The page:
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Building Precise Molecular Architectures to Unlock Remarkable f-Element Properties

Periodic Reporting for period 1 - F-ELEMENT_ARCHITECT (Building Precise Molecular Architectures to Unlock Remarkable f-Element Properties)

Reporting period: 2019-09-01 to 2021-02-28

The f-elements, the lanthanides and actinides, are of huge technological importance. Societal benefits of the f-elements include optical and magnetic devices, batteries and civil nuclear power. However, f-element chemistry is underdeveloped compared to the s-, p- and d-blocks of the periodic table, and we now need to build a bigger knowledge platform to underpin current and future f-block applications. In this project, we target the synthesis of f-element complexes with precise linear or trigonal geometries. Such architectures are often difficult to achieve as f-element chemical bonding regimes are predominantly ionic, and this tends to favour the formation of different shapes.

Linear and trigonal f-element molecules have been shown to exhibit maximised magnetic and optical properties; for example axial dysprosium single-molecule magnets have shown magnetic memory effects at the highest temperatures to date, which could lead to high-density data storage applications. Linear and trigonal f-element compounds are also highly effective in stabilising unusual phenomena, such as low oxidation state compounds, which are of fundamental importance but have previously shown applications in organic synthesis. The relatively simple shapes of linear and trigonal molecules provides additional advantages in that their physical characterisation can be easier to interpret in high symmetry, and calculations to benchmark these results can be cheaper.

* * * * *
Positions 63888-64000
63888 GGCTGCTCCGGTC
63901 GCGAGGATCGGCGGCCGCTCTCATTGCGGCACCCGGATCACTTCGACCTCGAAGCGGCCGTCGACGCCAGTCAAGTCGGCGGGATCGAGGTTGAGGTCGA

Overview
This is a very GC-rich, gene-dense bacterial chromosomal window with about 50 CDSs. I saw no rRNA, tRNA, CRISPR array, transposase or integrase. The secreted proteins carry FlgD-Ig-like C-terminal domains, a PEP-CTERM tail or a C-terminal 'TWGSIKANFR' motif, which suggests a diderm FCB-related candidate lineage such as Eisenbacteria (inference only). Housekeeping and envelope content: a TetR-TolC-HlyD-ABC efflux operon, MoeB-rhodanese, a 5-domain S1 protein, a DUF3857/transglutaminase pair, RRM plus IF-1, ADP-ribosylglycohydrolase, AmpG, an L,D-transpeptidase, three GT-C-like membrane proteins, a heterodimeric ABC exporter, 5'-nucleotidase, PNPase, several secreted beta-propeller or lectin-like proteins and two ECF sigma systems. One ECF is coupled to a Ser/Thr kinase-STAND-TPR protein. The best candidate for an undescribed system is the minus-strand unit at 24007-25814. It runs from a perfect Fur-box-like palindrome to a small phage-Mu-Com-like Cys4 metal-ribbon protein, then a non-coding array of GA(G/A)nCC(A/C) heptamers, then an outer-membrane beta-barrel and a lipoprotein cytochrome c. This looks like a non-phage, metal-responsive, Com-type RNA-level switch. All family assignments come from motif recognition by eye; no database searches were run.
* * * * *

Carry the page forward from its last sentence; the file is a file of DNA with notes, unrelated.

By using a combination of synthesis, characterisation and computational methods we target high-performing single molecule magnets, unusual low oxidation state compounds, and challenging measurements of small amounts of covalency in f-element chemical bonding. Together, these studies will push forward the research agenda in their respective disciplines, and will provide a combination of data that can be applied in future to real-world f-element technologies, such as improving recycling and separations platforms in nuclear fuel processes to increase efficiency and produce less waste.
In the first 18 months of the project the team have performed a combination of synthesis, measurements and calculations to provide a large number of results. Our primary mechanism for dissemination of these results is in peer-reviewed journal articles, and as many of these projects are at an early stage they are not yet ready for publication; to prevent breaking embargos and export controls regulations, unpublished results will not be disclosed here. The results are also at too early a stage for consideration of commercial exploitation, thus we focus on dissemination activities here.